Yet this is not necessarily applicable to humans, and injecting raw or cooked eggs into blood vessels isn’t the same as eating an egg.
The digestive tract is entirely different from the bloodstream. Once you eat an egg, it’s immediately exposed to stomach acid and digestive enzymes that alter its structure, so it’s unlikely blood levels of histamine rise significantly when you eat egg whites.
So, there’s no real basis for saying eggs is a histamine liberator in humans. However, it is an area that could benefit from more research.
Most people I’ve talked to in medical practice can tolerate eggs, including egg white, without problems. If you have an egg allergy, you should avoid even small quantities of eggs.
Are eggs high in histamine? Eggs are not naturally a high-histamine food and most people don’t have an issue when they eat them.
Despite what you may have read, there’s no evidence that eggs liberate histamine in humans after they ‘re broken down by your digestive tract.
However, storage and timing may be an issue for eggs. Here are some guidelines to follow for reducing the build-up of biogenic amines in eggs after buying them:
- Purchase fresh eggs: When buying eggs, choose those with the latest sell-by date. Fresh eggs have a lower risk of containing high levels of biogenic amines than older eggs.
- Store eggs in the refrigerator at a temperature of 40°F or below. This will help to slow down bacterial growth and prevent the formation of biogenic amines.
- Avoid storing eggs in the door. The temperature in the door of the refrigerator is often less consistent than in other parts of the fridge. Therefore, it’s best to store eggs on the shelves of the refrigerator, where the temperature is more stable.
- Don’t wash eggs before storing. Washing eggs before storing can remove the protective coating on the shell, which can make them more susceptible to bacterial growth. Instead, wash eggs just before using them.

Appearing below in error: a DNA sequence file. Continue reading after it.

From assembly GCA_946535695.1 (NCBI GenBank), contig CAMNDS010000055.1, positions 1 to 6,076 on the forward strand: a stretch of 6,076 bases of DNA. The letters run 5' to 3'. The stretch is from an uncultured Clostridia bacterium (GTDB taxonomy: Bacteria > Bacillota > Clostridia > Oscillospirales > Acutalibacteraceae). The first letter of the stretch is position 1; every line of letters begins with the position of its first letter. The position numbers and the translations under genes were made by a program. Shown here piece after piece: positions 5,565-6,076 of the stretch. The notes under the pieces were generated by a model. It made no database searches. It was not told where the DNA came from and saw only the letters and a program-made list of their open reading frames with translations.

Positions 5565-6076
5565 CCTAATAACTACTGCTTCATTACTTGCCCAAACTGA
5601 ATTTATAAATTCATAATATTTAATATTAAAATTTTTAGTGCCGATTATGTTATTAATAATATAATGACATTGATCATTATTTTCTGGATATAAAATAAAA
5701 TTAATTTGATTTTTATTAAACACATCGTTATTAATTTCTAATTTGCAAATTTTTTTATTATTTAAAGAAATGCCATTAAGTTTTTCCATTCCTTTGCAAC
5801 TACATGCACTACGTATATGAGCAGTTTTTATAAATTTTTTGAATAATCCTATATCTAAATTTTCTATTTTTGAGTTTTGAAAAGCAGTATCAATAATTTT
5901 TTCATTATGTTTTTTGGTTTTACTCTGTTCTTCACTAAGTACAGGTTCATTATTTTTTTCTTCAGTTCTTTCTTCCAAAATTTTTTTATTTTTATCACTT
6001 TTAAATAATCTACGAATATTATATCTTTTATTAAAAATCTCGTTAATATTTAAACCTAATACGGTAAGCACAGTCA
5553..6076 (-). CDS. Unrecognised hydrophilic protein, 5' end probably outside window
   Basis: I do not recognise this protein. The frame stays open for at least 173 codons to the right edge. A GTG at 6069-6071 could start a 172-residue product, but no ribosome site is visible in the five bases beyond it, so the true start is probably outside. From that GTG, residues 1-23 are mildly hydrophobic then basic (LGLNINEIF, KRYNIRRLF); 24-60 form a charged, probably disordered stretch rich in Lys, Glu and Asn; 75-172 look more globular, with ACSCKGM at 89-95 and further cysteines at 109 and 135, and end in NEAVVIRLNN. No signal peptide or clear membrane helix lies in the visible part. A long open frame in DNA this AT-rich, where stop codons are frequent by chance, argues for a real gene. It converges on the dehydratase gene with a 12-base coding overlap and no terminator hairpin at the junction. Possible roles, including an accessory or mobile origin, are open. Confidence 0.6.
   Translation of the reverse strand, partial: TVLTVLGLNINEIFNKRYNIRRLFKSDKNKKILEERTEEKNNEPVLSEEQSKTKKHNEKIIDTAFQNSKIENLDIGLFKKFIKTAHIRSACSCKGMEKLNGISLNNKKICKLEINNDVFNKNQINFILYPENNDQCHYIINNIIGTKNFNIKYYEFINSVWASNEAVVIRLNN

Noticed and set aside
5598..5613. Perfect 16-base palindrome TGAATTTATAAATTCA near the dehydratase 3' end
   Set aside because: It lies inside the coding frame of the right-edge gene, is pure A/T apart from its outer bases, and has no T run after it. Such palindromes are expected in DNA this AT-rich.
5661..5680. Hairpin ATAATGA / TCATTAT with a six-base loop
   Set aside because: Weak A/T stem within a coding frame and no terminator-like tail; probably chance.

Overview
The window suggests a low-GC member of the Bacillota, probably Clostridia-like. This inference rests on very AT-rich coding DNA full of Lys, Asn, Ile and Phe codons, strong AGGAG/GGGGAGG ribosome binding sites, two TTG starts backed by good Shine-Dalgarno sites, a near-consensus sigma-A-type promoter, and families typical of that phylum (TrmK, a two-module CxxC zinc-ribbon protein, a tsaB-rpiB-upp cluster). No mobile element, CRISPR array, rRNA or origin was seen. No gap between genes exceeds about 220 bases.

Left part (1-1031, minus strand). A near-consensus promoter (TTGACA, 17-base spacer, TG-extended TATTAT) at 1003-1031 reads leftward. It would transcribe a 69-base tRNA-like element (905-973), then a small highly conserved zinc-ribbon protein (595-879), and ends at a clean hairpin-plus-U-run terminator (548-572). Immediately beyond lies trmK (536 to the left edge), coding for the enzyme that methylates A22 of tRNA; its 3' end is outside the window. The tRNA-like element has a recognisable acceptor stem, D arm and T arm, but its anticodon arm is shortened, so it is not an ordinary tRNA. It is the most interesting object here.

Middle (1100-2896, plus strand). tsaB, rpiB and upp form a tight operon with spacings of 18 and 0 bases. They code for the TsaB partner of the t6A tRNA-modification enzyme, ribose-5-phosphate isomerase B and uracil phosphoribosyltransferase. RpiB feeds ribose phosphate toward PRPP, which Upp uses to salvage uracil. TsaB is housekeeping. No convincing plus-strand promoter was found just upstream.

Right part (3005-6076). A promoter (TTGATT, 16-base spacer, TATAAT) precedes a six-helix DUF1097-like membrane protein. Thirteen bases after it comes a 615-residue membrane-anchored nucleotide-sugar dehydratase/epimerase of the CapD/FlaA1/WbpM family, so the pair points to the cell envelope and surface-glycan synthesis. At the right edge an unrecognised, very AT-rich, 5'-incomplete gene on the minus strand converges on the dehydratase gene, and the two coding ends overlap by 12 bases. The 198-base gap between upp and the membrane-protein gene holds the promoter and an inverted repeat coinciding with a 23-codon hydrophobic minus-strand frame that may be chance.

- Use eggs promptly. Use eggs within 3 weeks of purchase. This will help to reduce the risk of bacterial growth and the formation of biogenic amines.
- Cook eggs thoroughly. Cooking eggs well can destroy any bacteria that may be present and prevent the formation of biogenic amines. Avoid eating raw or undercooked eggs, which can be risky for people with histamine intolerance.
Are Eggs High in Histamine?
Eating the freshest of eggs will unlikely raise your body’s histamine level of trigger histamine intolerance symptoms. But keep a diary and note your symptoms when you make changes to your diet, including adding eggs. Also, find out more about dairy foods and histamine intolerance.
- “Egg allergy”. 2023. Www.Mayoclinic.Org. https://www.mayoclinic.org/diseases-conditions/egg-allergy/symptoms-causes/syc-20372115.
- “Changes of yolk biogenic amine concentrations during storage of shell ….” 01 Sept. 2009, https://www.sciencedirect.com/science/article/pii/S0308814609002015.
- Poultry Science. Volume 92, Issue 5, 1 May 2013, Pages 1376-1384.
- M. Schachter et al., The release of histamine by egg-white in non-sensitized animals, J. Physiol. 118 (1952), 258–263.
- Egg Protein as a Source of Power, Strength, and Energy : Nutrition Today (2023). Available at: https://journals.lww.com/nutritiontodayonline/Abstract/2009/01000/Egg_Protein_as_a_Source_of_Power,_Strength,_and.13.aspx (Accessed: 24 March 2023). https://journals.lww.com/nutritiontodayonline/Abstract/2009/01000/Egg_Protein_as_a_Source_of_Power,_Strength,_and.13.aspx
- “Eggs | The Nutrition Source | Harvard T.H. Chan School of Public Health.” https://www.hsph.harvard.edu/nutritionsource/food-features/eggs/.
- Hu FB, Stampfer MJ, Rimm EB, et al. A prospective study of egg consumption and risk of cardiovascular disease in men and women. JAMA. 1999;281:1387-94.